it's complicated

The Struggle of Learning How to Be a Girlfriend for the First Time

Photo: J.V. Aranda

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“You just … left me. It’s like I’m some random person. You didn’t ask if maybe I wanted to leave too. Or get food with you. Or come over and be with you. You just left.”

I stood there with the phone in my hand, frozen as the words hit me. My boyfriend had called to let me know he was heading back to his apartment, over an hour away, and not coming to my place like we’d planned. He was too upset. And he was justified, to the point that I couldn’t even muster up a defense.

Earlier that night, he had driven an hour to come support me at an event I was throwing. About an hour into the after-party, I let him know I was leaving — and then left before he could tell me that he wanted to come with. It didn’t even cross my mind that as my boyfriend, he would probably rather leave with me than hang out in a random club with people he didn’t know, at an event where I was his only link. It wasn’t until later, when he called me about it on his ride back, that I realized I’d done something stupid. Again.

In fact, this was just one item on the embarrassingly long laundry list of slipups in our first few months together. At age 27, I was in my first-ever relationship, and I was way behind on the learning curve.

* * *

It wasn’t like I’d never dated. I had, frequently and consistently, my entire adult life. When I moved to New York after college graduation, I reveled in the attention I got from men, exchanging numbers with someone or other almost every night out, juggling multiple guys at a time. When I moved back to the West Coast a few years later, I dove right into dating apps, regularly swiping my way to Thursday night happy hour dates. I met a lot of people I liked, but no one appealing enough to make me think I’d be happier being exclusive.

Until I met my current boyfriend. For the first three months, we just talked — twice a day, sometimes three times, and for hours on end. He lived in another country at the time, so talking was all we had. We would fall asleep on the phone together and both wake up with the sun. He eventually moved to the same country as me, then the same state, but as the distance between us grew smaller, I realized that it was only a matter of time before I’d be exposed: I didn’t know how to be a girlfriend. After spending most of my life looking out for just myself, there was so much — too much — that I had to catch up on, and so many habits I had to unlearn. I was so content with my life before my relationship that having to learn how to accommodate another person felt like a near-insurmountable challenge. At times, it felt like I was destined to be the asshole in the relationship.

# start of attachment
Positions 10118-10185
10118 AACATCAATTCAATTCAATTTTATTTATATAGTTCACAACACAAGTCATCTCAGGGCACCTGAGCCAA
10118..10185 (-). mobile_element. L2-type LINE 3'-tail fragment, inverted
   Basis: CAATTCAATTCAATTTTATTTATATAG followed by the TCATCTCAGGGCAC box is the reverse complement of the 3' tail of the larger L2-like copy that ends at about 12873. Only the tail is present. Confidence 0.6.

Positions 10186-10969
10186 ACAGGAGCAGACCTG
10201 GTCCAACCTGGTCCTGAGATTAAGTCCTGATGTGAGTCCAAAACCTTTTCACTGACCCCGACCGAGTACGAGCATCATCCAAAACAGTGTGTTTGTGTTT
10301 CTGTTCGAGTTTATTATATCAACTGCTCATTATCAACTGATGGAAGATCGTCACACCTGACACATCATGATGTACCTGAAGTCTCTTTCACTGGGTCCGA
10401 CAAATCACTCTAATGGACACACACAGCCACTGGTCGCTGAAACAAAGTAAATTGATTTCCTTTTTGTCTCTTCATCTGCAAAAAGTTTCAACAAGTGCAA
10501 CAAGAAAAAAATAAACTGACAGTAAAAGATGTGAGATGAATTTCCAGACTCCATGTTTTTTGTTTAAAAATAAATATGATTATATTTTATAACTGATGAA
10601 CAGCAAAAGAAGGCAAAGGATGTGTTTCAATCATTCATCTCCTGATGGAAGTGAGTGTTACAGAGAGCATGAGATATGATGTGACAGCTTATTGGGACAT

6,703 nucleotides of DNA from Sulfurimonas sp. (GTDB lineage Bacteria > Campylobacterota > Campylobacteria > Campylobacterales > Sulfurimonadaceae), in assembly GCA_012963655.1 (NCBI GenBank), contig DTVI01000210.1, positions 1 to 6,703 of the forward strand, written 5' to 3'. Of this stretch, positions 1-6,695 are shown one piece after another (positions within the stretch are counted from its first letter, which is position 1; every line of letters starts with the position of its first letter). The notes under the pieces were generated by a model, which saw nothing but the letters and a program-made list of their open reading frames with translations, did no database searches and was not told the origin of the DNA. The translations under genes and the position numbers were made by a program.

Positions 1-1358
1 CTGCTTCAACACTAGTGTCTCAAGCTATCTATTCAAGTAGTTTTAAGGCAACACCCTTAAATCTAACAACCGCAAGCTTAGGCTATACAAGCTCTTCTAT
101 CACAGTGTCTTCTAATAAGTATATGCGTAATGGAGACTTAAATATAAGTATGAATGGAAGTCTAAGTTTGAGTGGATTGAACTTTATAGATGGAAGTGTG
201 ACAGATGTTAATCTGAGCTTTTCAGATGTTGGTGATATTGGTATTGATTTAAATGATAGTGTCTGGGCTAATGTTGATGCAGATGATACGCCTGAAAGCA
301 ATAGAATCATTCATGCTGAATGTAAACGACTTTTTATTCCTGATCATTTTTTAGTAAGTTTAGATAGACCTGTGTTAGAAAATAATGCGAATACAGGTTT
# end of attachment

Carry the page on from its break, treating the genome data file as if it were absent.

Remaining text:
Case in point: Two weeks after the night I left him, I slipped up again. There was a movie we’d talked about going to see, but I went the day it came out instead of waiting for the weekend, when we could go together. I didn’t think it was such a big deal, but in conjunction with my history, it became one — suddenly, the movie was a metaphor for my inability to prioritize him. I feared I would never learn how.

What ended up being my wake-up call was his final straw. I’d already promised I would come visit for the weekend, but as I was getting ready to head over, a friend I hadn’t seen in a while texted me asking to hang out and I agreed. It was still early in the day, and if we met up soon, I could see her for a few hours and still make it to him early enough to keep my promise. That’s what I told my boyfriend when I called, anyway. But then hours passed, and I heard nothing from this friend. As the early afternoon became late evening, the guilt crept in. When he finally called to ask where I was, I felt the same way I had on the night I’d left him at the club: frozen under the weight of his disappointment.

Later, I found out my friend flaked on me in favor of hanging out with her boyfriend. The irony was not lost on me.

More importantly, though, the whole thing scared me into realizing that the possibility of losing him wasn’t just hypothetical. Slowly but surely, without meaning to, I was driving him away, and my 27-year history of singledom wasn’t a crutch I could use much longer.

I still stumble here and there, and there are some mistakes both of us just wish never happened, but we’re working past it. Lucky for me, I have a partner who’s realized what he’s up against, and he’s up for the challenge: He takes me to task, but he also understands and works with my relationship learning curve. Those are the best kind of teachers.

The Struggle of Learning How to Be a Girlfriend